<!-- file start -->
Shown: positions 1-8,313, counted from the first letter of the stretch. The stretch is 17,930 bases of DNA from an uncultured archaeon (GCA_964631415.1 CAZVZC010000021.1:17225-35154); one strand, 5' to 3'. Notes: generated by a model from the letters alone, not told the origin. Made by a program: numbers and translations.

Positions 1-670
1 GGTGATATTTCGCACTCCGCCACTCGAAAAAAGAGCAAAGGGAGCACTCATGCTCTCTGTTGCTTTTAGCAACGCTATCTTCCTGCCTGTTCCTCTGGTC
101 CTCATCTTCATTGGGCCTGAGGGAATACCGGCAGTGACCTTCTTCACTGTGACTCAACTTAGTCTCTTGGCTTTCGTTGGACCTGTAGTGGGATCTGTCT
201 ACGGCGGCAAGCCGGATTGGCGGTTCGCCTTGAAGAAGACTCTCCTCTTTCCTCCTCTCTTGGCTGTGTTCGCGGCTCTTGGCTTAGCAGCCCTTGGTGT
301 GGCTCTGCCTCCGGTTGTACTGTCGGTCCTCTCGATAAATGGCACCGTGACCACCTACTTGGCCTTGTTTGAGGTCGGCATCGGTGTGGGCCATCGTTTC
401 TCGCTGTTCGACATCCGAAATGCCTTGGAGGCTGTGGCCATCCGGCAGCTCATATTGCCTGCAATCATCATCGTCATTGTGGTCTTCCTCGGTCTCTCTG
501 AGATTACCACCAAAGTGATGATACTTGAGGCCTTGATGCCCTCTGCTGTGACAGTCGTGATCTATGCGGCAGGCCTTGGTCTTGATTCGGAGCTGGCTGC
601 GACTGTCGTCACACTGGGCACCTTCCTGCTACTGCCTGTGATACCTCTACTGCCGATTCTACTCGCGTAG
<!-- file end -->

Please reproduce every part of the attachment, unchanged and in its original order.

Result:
Shown: positions 1-8,313, counted from the first letter of the stretch. The stretch is 17,930 bases of DNA from an uncultured archaeon (GCA_964631415.1 CAZVZC010000021.1:17225-35154); one strand, 5' to 3'. Notes: generated by a model from the letters alone, not told the origin. Made by a program: numbers and translations.

Positions 1-670
1 GGTGATATTTCGCACTCCGCCACTCGAAAAAAGAGCAAAGGGAGCACTCATGCTCTCTGTTGCTTTTAGCAACGCTATCTTCCTGCCTGTTCCTCTGGTC
101 CTCATCTTCATTGGGCCTGAGGGAATACCGGCAGTGACCTTCTTCACTGTGACTCAACTTAGTCTCTTGGCTTTCGTTGGACCTGTAGTGGGATCTGTCT
201 ACGGCGGCAAGCCGGATTGGCGGTTCGCCTTGAAGAAGACTCTCCTCTTTCCTCCTCTCTTGGCTGTGTTCGCGGCTCTTGGCTTAGCAGCCCTTGGTGT
301 GGCTCTGCCTCCGGTTGTACTGTCGGTCCTCTCGATAAATGGCACCGTGACCACCTACTTGGCCTTGTTTGAGGTCGGCATCGGTGTGGGCCATCGTTTC
401 TCGCTGTTCGACATCCGAAATGCCTTGGAGGCTGTGGCCATCCGGCAGCTCATATTGCCTGCAATCATCATCGTCATTGTGGTCTTCCTCGGTCTCTCTG
501 AGATTACCACCAAAGTGATGATACTTGAGGCCTTGATGCCCTCTGCTGTGACAGTCGTGATCTATGCGGCAGGCCTTGGTCTTGATTCGGAGCTGGCTGC
601 GACTGTCGTCACACTGGGCACCTTCCTGCTACTGCCTGTGATACCTCTACTGCCGATTCTACTCGCGTAG